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Saying Goodbye

posted Aug 15, 2018, 6:51 AM by James Nennemann
By Lona Lewis

Fremont County is an area with a rich historical heritage and has been blessed with residents who recognized that the records of the pioneers had to be preserved—this mission was undertaken in the 1960s by the founders of the Fremont County Historical Society (FCHS).  The men and women who formed the society came from all walks of life, each bringing their own unique perspective and set of skills to the task.  Through years of hard work the volunteers created a museum on the east side of Sidney’s town square to be replaced in 2014 by a new building housing a world-class museum and genealogy center. The society maintains a collection of over 3,000 items donated by hundreds of area families.

One of the society’s founders and sustaining members has been Evelyn Birkby. Among her many contributions has been the View from the Attic, a biweekly reflection of the people and events that shaped southwest Iowa. It has remained virtually unchanged for almost four decades. Evelyn’s love of history combined with a keen sense of how storytelling could bring to life the tales of early settlement has paid many dividends to Fremont County and Iowa. Beginning in the late 1980s, Evelyn was the sole writer. She drew source material from the society’s extensive collection of manuscripts, newspapers, letters and books.  In the early years View from the Attic was published weekly and sent to county newspapers.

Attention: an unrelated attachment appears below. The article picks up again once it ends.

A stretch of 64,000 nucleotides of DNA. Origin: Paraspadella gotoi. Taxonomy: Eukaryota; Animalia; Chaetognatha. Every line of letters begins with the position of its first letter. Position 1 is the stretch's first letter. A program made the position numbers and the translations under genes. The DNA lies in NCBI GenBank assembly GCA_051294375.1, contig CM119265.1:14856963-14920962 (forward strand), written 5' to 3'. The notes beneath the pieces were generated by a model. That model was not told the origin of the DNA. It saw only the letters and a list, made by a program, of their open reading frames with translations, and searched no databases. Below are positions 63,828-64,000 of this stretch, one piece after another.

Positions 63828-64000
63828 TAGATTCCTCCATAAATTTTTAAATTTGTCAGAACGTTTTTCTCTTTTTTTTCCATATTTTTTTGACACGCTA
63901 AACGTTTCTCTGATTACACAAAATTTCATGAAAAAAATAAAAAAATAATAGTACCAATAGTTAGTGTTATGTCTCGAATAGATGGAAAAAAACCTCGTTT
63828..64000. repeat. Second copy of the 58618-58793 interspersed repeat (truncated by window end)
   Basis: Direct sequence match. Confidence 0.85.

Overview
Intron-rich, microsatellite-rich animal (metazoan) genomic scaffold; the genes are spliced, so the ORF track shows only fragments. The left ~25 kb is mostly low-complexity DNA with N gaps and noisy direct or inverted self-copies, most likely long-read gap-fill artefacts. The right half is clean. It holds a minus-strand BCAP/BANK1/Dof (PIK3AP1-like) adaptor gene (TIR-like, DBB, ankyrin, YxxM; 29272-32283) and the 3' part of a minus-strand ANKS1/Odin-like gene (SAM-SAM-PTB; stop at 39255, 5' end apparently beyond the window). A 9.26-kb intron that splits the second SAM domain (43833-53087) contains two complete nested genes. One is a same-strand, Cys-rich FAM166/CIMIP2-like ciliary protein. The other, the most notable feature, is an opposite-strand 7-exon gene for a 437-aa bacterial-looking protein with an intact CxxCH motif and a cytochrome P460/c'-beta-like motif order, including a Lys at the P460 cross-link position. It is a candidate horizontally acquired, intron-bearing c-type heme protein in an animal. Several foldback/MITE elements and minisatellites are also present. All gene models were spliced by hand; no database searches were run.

The View from the Attic was put on hold in the 1990s but revived in 2005 when Lona Lewis teamed up with Evelyn to start publication again, but with an important difference. The articles would remain dedicated to chronicling area history but would begin relying on the unique perspective of other writers.  The call went out and volunteers stepped forward:  From Randolph, Sherry Perkins became a regular contributor. Many of her articles were delightful firsthand accounts of her childhood during the mid 20thcentury. Other included Jerry Birkby, who shared his stories of Knox; Daisy Macolm added more stories from Randolph; Harry Wilkins contributed articles about Tabor and surrounding areas; and Emily Bengtson reminisced about growing up in Riverton. Sandra Bengston, current president of the society and our genealogy expert also wrote articles and provided ideas for others.       
The reach of the Attic was broadened by each one being sent to state websites such as GenWeb, the Iowa Historical Society, and the Iowa Cultural Affairs agency. Today each Attic is sent to the newspapers and seven other websites.  We regularly receive emails from individuals throughout the country who were touched by one of the stories.

There comes a time when things do come to an end and it is time for the Attic to sign off.  Evelyn, who is 99 this year, is the last of the original founders and agrees that this should be the last article. But recognizing the importance of the stories, the society is publishing an illustrated book of collected articles. It will soon go to print and be available through the FCHS website and the Museum.  As for Evelyn, we thank her for her dedication, hard work and unfailing leadership in preserving our history.